In a rare occurrence in an MLB All-Star Game, Chicago Cubs catcher Willson Contreras and his brother, William Contreras of the Atlanta Braves, were in the starting lineup for the National League team. William started as the designated hitter and hit behind his brother in the batting order. Only four other sets of brothers have started in the same All-Star game. They include Mort and Walker Cooper, Dixie and Harry Walker, Joe and Dominic DiMaggio, and Roberto and Sandy Alomar Jr. The Contreras brothers are natives of Venezuela, where they used to dream about being big leaguers. Willson said, “Man, I think we’re blessed. I can say a lot of things, but there’s not a specific word to describe how I feel and how my family feels.”1

New York Mets closer Edwin Diaz and his brother, Cincinnati Reds rookie reliever Alex Diaz, exchanged the lineup cards for their respective teams at home plate before their game on August 9 at Citi Field. However, neither of them appeared in the game. Mets manager Buck Showalter said, “That’s a great moment for their family. Can you imagine how proud they are?”2 Earlier in May, the Diaz brothers became only the third set of major-league brothers to record a save on the same day.

On September 8, brothers Jason and Scott Alexander exchanged the lineup cards for their teams (Brewers and Giants, respectively) before the first game of a doubleheader at American Family Field in Milwaukee. Scott pitched a scoreless inning for the Giants in the first game, but Jason didn’t get called on in either game. But it was a special moment for them in any case. “This will probably go down as one of my favorite moments in baseball,” said Jason, who is four years younger than Scott.3 It was the first time they had shared a field together at any level.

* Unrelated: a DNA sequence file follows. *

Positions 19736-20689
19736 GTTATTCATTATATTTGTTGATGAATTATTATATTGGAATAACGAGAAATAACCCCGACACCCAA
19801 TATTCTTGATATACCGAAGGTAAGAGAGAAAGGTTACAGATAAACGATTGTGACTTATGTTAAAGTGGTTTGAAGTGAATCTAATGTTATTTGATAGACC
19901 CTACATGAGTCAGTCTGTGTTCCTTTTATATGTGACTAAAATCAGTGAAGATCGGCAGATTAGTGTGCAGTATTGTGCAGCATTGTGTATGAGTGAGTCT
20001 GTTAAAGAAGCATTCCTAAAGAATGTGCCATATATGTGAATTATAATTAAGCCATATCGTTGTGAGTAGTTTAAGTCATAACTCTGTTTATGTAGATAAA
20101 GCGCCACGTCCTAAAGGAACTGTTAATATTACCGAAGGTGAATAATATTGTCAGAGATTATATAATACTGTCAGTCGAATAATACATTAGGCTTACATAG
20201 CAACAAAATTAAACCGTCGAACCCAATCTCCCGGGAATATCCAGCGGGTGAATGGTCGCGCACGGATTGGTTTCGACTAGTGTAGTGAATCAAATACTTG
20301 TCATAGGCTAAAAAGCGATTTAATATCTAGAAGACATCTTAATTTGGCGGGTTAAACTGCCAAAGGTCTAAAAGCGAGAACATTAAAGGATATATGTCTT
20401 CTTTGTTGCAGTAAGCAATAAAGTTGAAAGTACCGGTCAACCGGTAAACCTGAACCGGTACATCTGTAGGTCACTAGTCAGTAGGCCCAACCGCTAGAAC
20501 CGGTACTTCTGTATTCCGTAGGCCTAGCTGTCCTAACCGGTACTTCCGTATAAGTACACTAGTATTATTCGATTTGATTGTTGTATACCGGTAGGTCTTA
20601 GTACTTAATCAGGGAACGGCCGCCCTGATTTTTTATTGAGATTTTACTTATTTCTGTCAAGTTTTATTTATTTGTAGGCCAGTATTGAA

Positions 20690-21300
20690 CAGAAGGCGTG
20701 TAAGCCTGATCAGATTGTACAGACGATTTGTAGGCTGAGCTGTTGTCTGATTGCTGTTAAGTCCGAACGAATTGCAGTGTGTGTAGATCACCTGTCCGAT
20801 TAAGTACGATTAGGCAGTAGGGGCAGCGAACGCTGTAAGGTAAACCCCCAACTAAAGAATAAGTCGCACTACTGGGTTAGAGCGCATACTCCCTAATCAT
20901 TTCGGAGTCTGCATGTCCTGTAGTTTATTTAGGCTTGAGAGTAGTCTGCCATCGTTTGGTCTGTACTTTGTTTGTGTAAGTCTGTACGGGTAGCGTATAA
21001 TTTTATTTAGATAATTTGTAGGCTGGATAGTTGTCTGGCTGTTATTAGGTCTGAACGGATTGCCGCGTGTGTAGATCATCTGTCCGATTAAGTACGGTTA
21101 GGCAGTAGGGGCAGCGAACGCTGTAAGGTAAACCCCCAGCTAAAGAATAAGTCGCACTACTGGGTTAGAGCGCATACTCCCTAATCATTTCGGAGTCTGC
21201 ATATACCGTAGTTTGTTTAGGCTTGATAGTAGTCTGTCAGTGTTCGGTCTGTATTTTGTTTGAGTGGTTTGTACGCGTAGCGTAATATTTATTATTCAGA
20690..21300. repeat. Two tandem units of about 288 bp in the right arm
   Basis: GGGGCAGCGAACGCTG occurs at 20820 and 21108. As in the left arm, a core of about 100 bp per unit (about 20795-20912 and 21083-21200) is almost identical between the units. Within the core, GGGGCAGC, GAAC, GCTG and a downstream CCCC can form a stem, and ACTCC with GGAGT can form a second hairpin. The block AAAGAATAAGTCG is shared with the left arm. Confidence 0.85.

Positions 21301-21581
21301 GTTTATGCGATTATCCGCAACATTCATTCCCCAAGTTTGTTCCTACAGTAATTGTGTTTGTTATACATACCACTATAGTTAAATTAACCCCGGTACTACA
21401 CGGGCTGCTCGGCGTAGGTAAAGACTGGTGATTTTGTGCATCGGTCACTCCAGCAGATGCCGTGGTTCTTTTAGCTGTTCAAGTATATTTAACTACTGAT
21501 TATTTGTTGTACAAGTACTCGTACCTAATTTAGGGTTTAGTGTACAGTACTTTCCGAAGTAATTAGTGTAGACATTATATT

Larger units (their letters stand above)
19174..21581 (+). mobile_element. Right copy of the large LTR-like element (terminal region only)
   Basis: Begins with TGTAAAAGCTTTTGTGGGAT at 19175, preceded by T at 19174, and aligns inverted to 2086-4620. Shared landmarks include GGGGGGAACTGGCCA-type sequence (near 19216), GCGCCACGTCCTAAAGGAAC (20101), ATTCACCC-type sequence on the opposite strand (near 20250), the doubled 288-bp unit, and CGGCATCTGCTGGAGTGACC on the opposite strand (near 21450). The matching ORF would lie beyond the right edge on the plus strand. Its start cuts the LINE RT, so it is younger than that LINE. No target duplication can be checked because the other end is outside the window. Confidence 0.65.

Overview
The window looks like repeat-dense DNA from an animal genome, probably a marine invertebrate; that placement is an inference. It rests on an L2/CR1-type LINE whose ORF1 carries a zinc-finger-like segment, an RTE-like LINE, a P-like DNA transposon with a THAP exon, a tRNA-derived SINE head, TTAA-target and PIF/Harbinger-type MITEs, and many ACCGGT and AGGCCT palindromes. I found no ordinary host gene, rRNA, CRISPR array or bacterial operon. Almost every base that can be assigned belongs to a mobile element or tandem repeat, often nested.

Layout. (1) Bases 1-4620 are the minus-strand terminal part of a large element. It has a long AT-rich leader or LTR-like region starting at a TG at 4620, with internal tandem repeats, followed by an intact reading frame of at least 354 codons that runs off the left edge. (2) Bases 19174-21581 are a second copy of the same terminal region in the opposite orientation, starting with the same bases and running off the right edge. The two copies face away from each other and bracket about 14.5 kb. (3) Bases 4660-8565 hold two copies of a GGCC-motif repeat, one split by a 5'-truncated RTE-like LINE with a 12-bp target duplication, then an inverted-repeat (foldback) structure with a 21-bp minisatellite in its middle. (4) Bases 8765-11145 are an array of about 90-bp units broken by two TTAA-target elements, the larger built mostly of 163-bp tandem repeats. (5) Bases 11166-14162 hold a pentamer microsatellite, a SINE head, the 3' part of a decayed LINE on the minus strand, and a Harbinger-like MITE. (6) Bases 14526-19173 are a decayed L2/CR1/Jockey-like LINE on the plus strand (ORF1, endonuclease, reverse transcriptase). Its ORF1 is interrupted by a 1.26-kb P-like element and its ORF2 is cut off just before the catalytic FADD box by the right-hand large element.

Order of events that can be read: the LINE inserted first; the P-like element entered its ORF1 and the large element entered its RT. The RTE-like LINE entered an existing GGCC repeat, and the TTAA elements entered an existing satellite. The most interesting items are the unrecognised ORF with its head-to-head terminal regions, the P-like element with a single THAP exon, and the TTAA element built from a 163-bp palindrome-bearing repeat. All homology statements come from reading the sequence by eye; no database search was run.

Bo Naylor made his major-league debut with the Cleveland Guardians on October 1, as he joined his brother Josh on the team. Josh was the starter at first base, while Bo entered the game in the sixth inning, replacing Luke Maile as catcher. Both brothers were hitless for the day as the Kansas City Royals won, 7-1. The brothers batted back-to-back in the lineup the next day in a Guardians win. Josh is playing his first full season in the majors after having made his own debut in 2019. Bo was a first-round pick of the Guardians in 2018.

On the last day of the season, Houston Astros reliever Phil Maton faced his brother Nick in the eighth inning of the Astros’ 3-2 win. It was the first time they had faced each other in a game at any level, since Phil was four years older than Nick. Nick got the best of his brother when he singled into right field off a 91-mph fastball. An infielder, Nick is in his second big-league season with the Philadelphia Phillies. Phil is the veteran of the brothers, pitching in his sixth major-league season. “It was super exciting,” Nick said about their confrontation. “I just wanted to treat it as another at-bat. Once I got up there, it definitely wasn’t like that. It felt like were in the backyard. Just seeing him out there was pretty fun.”4